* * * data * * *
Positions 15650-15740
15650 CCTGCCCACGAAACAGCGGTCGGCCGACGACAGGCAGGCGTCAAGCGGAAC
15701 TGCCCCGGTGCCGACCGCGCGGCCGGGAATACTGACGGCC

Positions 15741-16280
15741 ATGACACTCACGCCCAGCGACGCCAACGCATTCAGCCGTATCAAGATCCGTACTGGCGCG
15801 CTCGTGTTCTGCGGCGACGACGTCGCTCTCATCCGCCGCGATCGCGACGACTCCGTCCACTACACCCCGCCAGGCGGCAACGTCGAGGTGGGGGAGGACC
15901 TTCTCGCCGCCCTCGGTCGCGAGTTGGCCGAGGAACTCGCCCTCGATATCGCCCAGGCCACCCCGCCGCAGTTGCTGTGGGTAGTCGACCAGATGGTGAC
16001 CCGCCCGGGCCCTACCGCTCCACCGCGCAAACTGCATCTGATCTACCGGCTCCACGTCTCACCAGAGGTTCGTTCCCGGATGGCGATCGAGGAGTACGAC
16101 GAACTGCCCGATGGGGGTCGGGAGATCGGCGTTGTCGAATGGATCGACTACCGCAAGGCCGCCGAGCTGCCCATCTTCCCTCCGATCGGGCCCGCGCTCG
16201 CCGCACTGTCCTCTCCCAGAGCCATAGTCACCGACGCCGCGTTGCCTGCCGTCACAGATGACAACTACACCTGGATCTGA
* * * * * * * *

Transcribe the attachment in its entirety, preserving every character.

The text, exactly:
Positions 15650-15740
15650 CCTGCCCACGAAACAGCGGTCGGCCGACGACAGGCAGGCGTCAAGCGGAAC
15701 TGCCCCGGTGCCGACCGCGCGGCCGGGAATACTGACGGCC

Positions 15741-16280
15741 ATGACACTCACGCCCAGCGACGCCAACGCATTCAGCCGTATCAAGATCCGTACTGGCGCG
15801 CTCGTGTTCTGCGGCGACGACGTCGCTCTCATCCGCCGCGATCGCGACGACTCCGTCCACTACACCCCGCCAGGCGGCAACGTCGAGGTGGGGGAGGACC
15901 TTCTCGCCGCCCTCGGTCGCGAGTTGGCCGAGGAACTCGCCCTCGATATCGCCCAGGCCACCCCGCCGCAGTTGCTGTGGGTAGTCGACCAGATGGTGAC
16001 CCGCCCGGGCCCTACCGCTCCACCGCGCAAACTGCATCTGATCTACCGGCTCCACGTCTCACCAGAGGTTCGTTCCCGGATGGCGATCGAGGAGTACGAC
16101 GAACTGCCCGATGGGGGTCGGGAGATCGGCGTTGTCGAATGGATCGACTACCGCAAGGCCGCCGAGCTGCCCATCTTCCCTCCGATCGGGCCCGCGCTCG
16201 CCGCACTGTCCTCTCCCAGAGCCATAGTCACCGACGCCGCGTTGCCTGCCGTCACAGATGACAACTACACCTGGATCTGA